Why does my infant spit up and then clog his nose?
Q: My month old baby who was born 3.5 weeks early seems to have an issue that I have never seen before. When he spits up, which is not often, he sucks it up into his nose where it clogs up and then he cant breathe thru it so he panicks and thrashes around until I can get it sucked out. He is not colicky, he does not have acid reflux, it just somehow ends up in his nose. This occurse about once a day or everyother day. Is this normal?? If so how long till he grows out of it?
A: Physiologic reflux which presents as spit up in babies is extremely common in newborns, particularly in premature infants. About half of all newborns up to the age of 4 months will have reflux and the numbers are higher in premature babies. This is simply a "mechanical" issue in babies where the lower muscle of the esophagus is "relaxed" and will mature and strengthen with time. Most babies will grow and thrive throughout it all and will outgrow this "spitting up" phase by the time they reach 1 year (it's much sooner for most babies). It sounds like your baby has infrequent spit-ups (aka reflux) and when he does, that liquid triggers a respiratory protective mechanism which is to cough and when he takes a breath in, it inadvertently gets sucked into his nose. Even though it is fairly common for the spit-up to reach up into the nose, this can be distressing and frightening...to both of you!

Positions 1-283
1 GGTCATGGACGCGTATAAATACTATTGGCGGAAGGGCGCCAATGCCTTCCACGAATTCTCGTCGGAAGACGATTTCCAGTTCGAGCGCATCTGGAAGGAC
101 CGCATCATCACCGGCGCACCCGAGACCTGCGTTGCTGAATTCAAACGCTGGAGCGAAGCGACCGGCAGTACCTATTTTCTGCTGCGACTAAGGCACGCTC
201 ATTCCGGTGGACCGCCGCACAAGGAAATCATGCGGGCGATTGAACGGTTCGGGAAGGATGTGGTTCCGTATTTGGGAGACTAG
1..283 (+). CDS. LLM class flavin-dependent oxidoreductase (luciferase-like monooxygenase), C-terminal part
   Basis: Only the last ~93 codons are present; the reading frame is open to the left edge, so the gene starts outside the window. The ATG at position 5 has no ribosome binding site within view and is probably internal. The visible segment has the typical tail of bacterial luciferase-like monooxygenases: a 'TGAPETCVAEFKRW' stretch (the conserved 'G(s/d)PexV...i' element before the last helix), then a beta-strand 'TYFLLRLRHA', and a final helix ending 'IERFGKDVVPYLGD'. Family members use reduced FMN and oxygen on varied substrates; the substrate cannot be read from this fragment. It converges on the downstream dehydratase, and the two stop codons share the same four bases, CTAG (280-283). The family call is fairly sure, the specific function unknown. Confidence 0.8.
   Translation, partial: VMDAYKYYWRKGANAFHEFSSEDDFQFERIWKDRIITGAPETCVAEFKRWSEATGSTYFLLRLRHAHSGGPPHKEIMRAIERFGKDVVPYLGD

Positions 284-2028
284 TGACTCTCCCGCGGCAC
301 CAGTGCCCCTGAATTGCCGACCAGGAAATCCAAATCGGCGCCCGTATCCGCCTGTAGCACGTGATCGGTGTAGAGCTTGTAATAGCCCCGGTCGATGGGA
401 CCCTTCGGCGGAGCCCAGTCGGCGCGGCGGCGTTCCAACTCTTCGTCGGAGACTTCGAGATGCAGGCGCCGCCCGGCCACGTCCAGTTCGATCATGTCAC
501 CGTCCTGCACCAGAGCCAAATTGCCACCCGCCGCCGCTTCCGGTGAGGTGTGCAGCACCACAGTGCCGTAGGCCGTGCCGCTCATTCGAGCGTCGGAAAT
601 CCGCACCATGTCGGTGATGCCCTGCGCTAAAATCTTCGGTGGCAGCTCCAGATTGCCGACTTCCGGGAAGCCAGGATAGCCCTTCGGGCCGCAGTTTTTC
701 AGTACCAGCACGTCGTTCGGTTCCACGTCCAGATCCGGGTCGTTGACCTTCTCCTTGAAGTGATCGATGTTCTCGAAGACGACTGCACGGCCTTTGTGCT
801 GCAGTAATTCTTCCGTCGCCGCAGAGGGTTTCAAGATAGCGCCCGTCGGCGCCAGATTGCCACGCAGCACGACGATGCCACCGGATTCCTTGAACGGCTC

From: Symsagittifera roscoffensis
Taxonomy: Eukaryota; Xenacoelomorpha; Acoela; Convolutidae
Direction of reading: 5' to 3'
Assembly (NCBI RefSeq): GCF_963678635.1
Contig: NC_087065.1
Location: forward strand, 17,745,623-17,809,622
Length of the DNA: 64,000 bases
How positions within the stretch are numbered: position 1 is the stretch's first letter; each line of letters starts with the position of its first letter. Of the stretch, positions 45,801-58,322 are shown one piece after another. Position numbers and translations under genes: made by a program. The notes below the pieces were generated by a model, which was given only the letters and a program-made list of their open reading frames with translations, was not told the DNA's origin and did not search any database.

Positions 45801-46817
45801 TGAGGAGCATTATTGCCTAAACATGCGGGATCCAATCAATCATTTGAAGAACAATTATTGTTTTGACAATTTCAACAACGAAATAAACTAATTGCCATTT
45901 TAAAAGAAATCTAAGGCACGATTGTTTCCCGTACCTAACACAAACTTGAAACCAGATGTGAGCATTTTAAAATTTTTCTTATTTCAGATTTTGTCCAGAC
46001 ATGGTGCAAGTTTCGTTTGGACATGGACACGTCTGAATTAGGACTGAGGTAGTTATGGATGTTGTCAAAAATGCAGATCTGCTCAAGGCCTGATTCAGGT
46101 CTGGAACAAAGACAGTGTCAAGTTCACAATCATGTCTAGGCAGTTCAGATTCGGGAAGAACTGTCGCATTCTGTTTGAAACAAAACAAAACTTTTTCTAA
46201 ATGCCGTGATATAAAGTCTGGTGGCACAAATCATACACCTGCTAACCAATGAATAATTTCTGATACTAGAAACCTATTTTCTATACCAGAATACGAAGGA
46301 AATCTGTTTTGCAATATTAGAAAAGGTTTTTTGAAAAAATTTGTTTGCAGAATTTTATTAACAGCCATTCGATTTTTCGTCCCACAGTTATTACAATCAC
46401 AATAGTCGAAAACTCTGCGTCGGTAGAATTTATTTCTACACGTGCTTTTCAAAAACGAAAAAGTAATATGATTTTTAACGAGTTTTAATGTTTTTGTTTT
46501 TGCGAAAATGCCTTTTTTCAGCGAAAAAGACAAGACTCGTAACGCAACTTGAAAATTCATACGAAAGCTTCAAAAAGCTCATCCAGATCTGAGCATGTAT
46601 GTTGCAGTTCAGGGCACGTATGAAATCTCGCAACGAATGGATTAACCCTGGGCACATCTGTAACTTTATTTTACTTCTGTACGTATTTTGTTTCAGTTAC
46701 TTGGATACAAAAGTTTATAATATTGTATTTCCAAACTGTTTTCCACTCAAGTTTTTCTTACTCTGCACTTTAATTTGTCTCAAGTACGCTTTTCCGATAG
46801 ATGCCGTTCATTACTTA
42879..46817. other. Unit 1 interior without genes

The good news is that it sounds like this is infrequent. Still, some precautionary measures you can take until this "spitting up" phase significantly improves is to keep your baby upright after feedings and consider smaller more frequent feeds if this issue becomes more problematic. If your baby is growing, thriving, not irritable, and the spit-up remains infrequent...time is the best treatment.
Answered by Dr. Melissa Arca